Lamb braised in milk. Huh? Okay, yes, I know it sounds weird (at least it did to me at first) but hear me out. It's just a spin on a traditional Italian recipe of pork braised in milk, in which the milk reduces down to a rich and creamy white sauce.
If you prefer pork to lamb, check out the links at the bottom of the recipe to a few excellent recipes for pork variations. For you lamb-lovers (and yes I admit that here in the US we are definitely in the minority) I urge you to give this treatment a try.
My friend Peg made this for a few of us the other day, served over farro, and I couldn't wait to make it. She got the recipe from Mario Batali, and I tweaked with it a bit. So good!
Especially over the farro, though I'm guessing it would be just as good over brown rice (for the nutty dimension) or even mashed potatoes.
As for farro, it's a grain popular in Italy that is slowly becoming more known here. It's essentially a wheat berry, but with much less gluten than wheat.
The term farro can refer to several differ varieties of wheat, including emmer and spelt. The farro I used in this recipe was farro piccolo, or einkhorn. It sort of tastes like barley, oats, and pasta all rolled into one.
Lamb Braised in Milk with Fennel
- 1/4 cup extra virgin olive oil
- 2 1/2 pounds boneless lamb shoulder, trimmed and cut into 2-inch pieces
- Salt and pepper
- 1 fennel bulb, diced
- 2 garlic cloves, minced
- 1/2 cup finely chopped parsley
- 1 teaspoon fennel seeds, crushed (use mortar and pestle, or chop finely with a chef's knife)
- 2 cups milk
- 1/2 cup heavy cream
- 1 sprig rosemary
- 2 cups farro (can substitute brown rice)
Brown the lamb pieces on all sides:
In a large (5 to 6 quart) thick-bottomed Dutch oven, heat 2 Tbsp of olive oil on medium high. Pat dry the lamb pieces. Season well with salt and pepper. Working in batches, place lamb pieces in the pan (do not crowd). Do not stir. Turn only once a side has browned. Brown all sides. Remove from pan and set aside.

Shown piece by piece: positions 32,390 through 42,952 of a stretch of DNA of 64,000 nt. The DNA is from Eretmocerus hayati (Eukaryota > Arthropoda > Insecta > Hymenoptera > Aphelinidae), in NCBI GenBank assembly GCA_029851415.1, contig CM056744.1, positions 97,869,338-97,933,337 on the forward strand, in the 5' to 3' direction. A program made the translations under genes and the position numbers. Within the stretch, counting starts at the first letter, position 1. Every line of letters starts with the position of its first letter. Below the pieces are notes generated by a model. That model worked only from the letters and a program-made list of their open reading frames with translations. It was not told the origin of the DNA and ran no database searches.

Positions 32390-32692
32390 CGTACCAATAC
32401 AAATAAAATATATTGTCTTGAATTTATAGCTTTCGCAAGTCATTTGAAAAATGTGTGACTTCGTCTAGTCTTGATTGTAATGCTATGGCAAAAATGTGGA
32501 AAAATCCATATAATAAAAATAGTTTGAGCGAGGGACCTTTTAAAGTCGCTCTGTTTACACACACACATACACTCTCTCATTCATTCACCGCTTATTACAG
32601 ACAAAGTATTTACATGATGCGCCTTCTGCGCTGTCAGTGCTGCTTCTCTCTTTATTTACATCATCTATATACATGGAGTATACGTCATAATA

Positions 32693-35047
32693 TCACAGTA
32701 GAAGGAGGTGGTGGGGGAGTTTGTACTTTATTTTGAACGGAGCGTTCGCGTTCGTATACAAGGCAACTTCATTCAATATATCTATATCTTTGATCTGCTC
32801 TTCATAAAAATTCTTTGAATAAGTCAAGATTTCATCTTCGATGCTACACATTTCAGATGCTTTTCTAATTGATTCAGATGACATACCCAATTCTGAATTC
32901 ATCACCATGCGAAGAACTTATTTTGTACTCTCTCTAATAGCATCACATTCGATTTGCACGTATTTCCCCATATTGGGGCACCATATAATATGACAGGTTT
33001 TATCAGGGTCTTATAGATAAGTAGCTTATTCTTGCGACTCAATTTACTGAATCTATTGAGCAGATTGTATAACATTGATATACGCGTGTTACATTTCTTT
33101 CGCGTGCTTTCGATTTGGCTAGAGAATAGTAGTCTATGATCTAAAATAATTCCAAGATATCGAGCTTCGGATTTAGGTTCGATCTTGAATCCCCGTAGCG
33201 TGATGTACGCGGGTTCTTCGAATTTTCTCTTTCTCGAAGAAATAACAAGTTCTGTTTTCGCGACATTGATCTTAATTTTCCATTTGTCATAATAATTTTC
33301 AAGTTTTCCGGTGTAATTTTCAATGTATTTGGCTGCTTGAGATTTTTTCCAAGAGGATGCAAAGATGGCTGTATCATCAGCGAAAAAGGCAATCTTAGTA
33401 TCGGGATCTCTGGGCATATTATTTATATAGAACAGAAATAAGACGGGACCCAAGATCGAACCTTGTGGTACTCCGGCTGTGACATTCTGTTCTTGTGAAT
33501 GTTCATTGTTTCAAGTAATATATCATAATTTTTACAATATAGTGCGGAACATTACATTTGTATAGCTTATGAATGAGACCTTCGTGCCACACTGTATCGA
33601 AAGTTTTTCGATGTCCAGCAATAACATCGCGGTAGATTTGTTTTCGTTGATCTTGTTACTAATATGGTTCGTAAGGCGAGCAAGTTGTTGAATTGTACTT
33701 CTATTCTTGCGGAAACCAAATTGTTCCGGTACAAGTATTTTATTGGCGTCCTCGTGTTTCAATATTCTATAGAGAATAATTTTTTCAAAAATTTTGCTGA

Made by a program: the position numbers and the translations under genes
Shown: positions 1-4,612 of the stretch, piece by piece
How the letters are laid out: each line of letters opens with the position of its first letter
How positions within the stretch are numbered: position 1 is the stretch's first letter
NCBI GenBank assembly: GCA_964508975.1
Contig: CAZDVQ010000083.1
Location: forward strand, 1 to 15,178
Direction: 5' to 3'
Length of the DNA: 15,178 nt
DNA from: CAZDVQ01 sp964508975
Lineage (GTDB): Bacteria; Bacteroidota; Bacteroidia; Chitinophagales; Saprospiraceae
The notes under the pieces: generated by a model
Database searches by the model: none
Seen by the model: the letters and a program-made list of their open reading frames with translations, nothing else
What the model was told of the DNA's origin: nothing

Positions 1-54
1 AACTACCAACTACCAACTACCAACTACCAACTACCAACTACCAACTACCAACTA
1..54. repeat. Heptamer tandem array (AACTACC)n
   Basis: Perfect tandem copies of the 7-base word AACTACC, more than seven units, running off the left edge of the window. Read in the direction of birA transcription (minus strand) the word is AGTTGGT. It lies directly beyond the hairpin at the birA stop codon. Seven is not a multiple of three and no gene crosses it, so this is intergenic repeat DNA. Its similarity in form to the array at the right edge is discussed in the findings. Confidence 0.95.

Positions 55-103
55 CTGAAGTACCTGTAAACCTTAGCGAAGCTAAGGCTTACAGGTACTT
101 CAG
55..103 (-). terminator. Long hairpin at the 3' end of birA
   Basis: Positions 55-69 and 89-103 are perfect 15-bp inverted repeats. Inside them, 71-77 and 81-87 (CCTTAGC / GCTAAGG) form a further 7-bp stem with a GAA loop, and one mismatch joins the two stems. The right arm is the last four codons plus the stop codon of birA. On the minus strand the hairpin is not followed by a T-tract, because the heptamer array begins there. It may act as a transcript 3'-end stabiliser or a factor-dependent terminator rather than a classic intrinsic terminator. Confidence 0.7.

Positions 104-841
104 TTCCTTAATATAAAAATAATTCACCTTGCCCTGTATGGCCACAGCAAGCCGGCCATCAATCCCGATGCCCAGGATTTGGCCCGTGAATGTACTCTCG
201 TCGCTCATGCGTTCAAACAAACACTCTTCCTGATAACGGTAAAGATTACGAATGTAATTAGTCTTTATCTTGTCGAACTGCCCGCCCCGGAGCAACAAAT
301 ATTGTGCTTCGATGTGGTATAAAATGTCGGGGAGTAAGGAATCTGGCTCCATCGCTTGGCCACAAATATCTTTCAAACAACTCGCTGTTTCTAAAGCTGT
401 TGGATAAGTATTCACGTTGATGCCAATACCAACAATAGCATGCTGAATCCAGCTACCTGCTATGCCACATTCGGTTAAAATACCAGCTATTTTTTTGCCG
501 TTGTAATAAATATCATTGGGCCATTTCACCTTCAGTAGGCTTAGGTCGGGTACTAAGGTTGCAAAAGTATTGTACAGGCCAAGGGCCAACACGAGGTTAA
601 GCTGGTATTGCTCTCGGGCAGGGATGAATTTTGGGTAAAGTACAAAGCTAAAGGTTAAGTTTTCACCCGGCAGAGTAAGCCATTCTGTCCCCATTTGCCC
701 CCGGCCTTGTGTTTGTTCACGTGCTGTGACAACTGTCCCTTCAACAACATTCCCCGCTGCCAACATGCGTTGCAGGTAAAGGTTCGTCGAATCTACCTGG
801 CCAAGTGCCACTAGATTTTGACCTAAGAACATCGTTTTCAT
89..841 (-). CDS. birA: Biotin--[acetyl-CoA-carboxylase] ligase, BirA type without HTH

Sauté fennel, add garlic, fennel seeds:
Reduce heat in pan to medium. Add remaining 2 Tbsp olive oil. Add the diced fennel and cook a few minutes until softened, scraping up any browned bits from the pan. Add the garlic and crushed fennel seeds.
Return meat to pan, add milk, cream, rosemary, cook until tender:
Add the meat back into the pot. Add the milk and cream. Bring to a simmer. Reduce heat to low, add the sprig of rosemary, cover. Cook for 1 1/2 to 2 hours until meat is tender.
Cook the farro:
While the lamb is cooking, prepare the farro (or brown rice). The farro will take about 45 minutes to cook, after which it can be kept warm, so time accordingly.
Rinse farro through a sieve until the water runs clear. Add it to a large, thick-bottomed saucepan. Cover with about two inches of water and add about a tablespoon of salt. Bring to a boil. Reduce the heat to a low simmer, partially cover and let cook for 45 minutes or until tender.
Drain of excess water and set aside until you are ready to use it.
Remove lamb from pot, reduce sauce:
Once the lamb is tender, remove the pieces from the pot and set aside. Discard the rosemary. Bring the milk cream sauce to a boil over high heat and reduce to about 2 cups.
Purée sauce, toss with lamb:
Working in batches, purée in a blender (or with an immersion blender) until smooth. (When puréeing hot liquids in a blender it's best to work with relatively small amounts, filling just maybe a quarter of the blender. Otherwise the pressure can blow the top off the blender and make a hot mess.)
Return the sauce and the lamb to the pot and if needed heat until warm through. Season to taste with salt and pepper.
Before serving, stir in the fresh chopped parsley.
Serve the braised lamb over warm farro.
Adapted from Mario Batali's Lamb Braised in Milk with Garlic and Fennel and Joanna Smith's Milk-braised Lamb with Fennel.
Heather's Farro Recipe from Heidi of 101 Cookbooks
Milk braised pork chops from Kalyn of Kalyn's Kitchen